You'll find so many incredible things to do in Los Angeles. So many that it can be overwhelming to know where to begin! That's why we asked some Los Angeles locals about what to do in their city. From hiking to the Hollywood sign to eating fish tacos, here's what locals say are the top things to do in Los Angeles.
Locals tell us that the seafood in Los Angeles is incredible. (With all those beaches it's no surprise!) You'll have a ton of choices, so benefit from personalized advice. Our trip planners can suggest their favorites.
And they have tons of suggestions. Some of their favorite seafood joints include Fishing with Dynamite (for incredible raw scallops), the Mariscos Jalisco food truck (for their out-of-this-world shrimp tacos), Best Fish Tacos in Ensenada, Ricky’s Fish Tacos, and Connie & Ted’s (for fresh-shucked oysters).
The people of Los Angeles have enjoyed snacks from Grand Central Market since 1917.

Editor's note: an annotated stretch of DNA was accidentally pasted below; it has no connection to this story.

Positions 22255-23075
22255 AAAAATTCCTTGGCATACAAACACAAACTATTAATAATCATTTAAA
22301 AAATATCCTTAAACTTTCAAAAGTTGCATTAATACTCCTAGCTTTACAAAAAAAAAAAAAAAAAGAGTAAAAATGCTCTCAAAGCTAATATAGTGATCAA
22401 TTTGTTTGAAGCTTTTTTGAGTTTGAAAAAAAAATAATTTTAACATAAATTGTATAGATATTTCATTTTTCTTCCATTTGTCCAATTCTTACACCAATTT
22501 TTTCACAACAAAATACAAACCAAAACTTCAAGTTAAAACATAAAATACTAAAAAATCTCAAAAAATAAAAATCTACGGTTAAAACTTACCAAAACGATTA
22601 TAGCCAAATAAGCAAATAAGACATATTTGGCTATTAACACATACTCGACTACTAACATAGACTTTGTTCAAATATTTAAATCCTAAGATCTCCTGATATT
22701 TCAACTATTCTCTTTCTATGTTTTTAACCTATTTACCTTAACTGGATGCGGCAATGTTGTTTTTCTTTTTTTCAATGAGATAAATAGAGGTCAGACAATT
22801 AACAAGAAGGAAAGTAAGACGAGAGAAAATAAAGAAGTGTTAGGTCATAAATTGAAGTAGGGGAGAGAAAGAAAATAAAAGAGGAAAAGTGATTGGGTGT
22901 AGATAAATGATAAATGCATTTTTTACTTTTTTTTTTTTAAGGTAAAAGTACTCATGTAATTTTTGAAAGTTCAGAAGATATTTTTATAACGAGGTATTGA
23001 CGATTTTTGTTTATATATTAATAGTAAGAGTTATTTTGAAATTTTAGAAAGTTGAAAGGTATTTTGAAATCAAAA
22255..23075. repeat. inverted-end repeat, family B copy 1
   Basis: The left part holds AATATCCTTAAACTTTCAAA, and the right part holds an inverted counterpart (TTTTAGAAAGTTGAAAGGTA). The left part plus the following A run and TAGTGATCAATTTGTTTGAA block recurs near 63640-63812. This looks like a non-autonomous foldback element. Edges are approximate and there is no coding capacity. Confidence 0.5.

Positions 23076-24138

Locals tell us that this food-hall offers a wonderful variety of food—wonton soup! Pastries! Pupusas! BBQ! Beer!—which makes it an immediate crowd-pleaser. Eggslut is a perpetually-preferred stall, but you can use insider advice to know where to go first—our trip planners can suggest their favorite spots.
The bustle and buzz of the always-busy Venice Beach Boardwalk make it one of the most action-packed places in LA. Locals say the beach is fantastic, but the real draw here is the mix of outdoor beach shops, musicians jamming on the grass, and buskers performing for the crowd. Really, people-watching here is just out-of-this-world good.
While you’re in the area, be sure to check out Venice’s famous beachside skateparks, the gorgeous Venice Canals, and the bodybuilders working out on Muscle Beach.